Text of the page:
Three days in Galway allow you to explore the culture-filled city, as well as the wind-whipped surrounding countryside—home to some of Ireland’s most spectacular natural beauty spots, including the Cliffs of Moher and Connemara’s hills, bogs, and rocky peaks. Here’s how to squeeze the most out of 72 hours in Galway.
Dedicate day one to Galway City, a hub for arts, culture, dining, and nightlife. Stroll along pedestrianized Shop Street, the main shopping thoroughfare and a popular performing ground for buskers; see the 17th-century Browne Doorway at Eyre Square; and browse the Galway-themed exhibits at the Galway City Museum. The city center is fairly compact and can be easily navigated on foot, but other areas, such as the seaside resort of Salthill and the former fishing village of Claddagh, are a little farther afield, and are best reached by bike or hop-on hop-off tour bus.
Sightseeing is hungry work, so follow up your morning’s exploration with an afternoon food tour, on which you taste typical dishes and local artisan produce, from Irish stew to cheese. Sightsee a wee bit more, then finish up your day with a cultural show featuring traditional Irish music, dance, and songs.
Just a 90-minute drive south of the city, in County Clare, are the Cliffs of Moher, one of Ireland’s most well-known natural attractions. Take a day trip here and hike along clifftop paths, cruise along the wave-battered base of the cliffs, and browse the exhibitions at the visitor center, which covers the birdlife, plants, and geology of the region.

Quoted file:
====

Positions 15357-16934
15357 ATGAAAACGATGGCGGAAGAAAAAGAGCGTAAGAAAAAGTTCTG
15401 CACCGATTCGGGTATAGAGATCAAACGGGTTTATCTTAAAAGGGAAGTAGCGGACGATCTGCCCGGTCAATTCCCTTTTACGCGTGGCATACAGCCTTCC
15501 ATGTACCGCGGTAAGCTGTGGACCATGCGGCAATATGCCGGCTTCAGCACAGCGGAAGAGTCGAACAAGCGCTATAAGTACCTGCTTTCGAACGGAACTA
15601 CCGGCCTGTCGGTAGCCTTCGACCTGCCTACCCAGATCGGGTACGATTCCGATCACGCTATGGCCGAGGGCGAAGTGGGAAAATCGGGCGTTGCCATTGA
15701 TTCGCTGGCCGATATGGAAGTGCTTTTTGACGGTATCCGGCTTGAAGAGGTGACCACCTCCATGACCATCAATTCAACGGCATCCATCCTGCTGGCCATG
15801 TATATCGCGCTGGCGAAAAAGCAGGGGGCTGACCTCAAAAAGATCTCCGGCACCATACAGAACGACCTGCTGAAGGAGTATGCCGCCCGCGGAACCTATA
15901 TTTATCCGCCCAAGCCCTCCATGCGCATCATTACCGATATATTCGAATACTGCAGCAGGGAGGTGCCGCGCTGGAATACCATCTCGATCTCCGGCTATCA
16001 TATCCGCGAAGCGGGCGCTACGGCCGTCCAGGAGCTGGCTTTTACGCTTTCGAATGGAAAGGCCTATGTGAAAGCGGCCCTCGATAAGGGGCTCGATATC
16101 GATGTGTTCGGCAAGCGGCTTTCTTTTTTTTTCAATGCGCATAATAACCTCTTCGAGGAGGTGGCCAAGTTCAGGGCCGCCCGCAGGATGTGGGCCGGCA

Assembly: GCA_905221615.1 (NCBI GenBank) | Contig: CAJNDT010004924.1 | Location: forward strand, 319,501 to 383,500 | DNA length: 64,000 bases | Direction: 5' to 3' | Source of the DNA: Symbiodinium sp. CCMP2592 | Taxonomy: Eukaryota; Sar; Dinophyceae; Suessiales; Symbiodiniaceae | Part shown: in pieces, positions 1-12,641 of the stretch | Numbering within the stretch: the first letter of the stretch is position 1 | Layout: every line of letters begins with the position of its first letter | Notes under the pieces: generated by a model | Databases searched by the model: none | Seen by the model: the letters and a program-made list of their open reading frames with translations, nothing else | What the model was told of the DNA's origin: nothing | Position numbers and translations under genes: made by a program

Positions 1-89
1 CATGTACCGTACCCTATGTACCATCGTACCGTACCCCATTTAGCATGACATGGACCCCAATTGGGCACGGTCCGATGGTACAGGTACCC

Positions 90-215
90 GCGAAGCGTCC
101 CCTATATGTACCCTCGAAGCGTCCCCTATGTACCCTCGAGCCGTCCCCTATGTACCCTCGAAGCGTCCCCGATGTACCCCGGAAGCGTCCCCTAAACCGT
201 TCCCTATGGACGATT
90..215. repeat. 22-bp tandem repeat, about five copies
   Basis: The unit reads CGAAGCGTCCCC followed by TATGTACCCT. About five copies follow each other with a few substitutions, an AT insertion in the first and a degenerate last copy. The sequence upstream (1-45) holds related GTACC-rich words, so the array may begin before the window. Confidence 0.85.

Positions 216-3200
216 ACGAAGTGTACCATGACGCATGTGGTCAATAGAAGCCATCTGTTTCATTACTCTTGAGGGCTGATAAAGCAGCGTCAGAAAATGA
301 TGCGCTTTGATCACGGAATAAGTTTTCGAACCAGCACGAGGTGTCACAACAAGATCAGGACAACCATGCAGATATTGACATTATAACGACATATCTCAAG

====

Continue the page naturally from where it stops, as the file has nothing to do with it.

Day trips departing from Galway City often split their time between the Cliffs of Moher and other area attractions, such as the Burren, a protected park known for its strange karst landscapes and unusual flora and fauna. Alternatively, choose a day tour that combines the Cliffs of Moher with the Aran Islands, a remote, wind-pummeled archipelago known for its scenic beauty and traditional rural culture. Back in the city, head to the Docks for a dinner of fresh seafood.
Extending west from Galway all the way to the Atlantic Coast, Connemara is known for its wild and rugged landscapes comprised of craggy shorelines, sandy beaches, vast bogs, sheep-peppered valleys, and the quartzite-clad peaks of the Twelve Bens mountain range.
There are many ways to discover Connemara. Join a guided sightseeing tour around heritage sights such as Ross Errilly Friary and Kylemore Abbey; embark on a self-guided hike through Connemara National Park; cruise to Inishturk Island off the coast of Mayo; or go horseback riding or sea kayaking. Gaelic culture tours, which visit the Irish-speaking communities of Connemara, are another popular option.
Upon return to the city, pull up a stool at a bar for some comforting pub grub—think hearty beef stew or battered Galway Bay cod. Stick around after dinner and you may catch a live trad music session.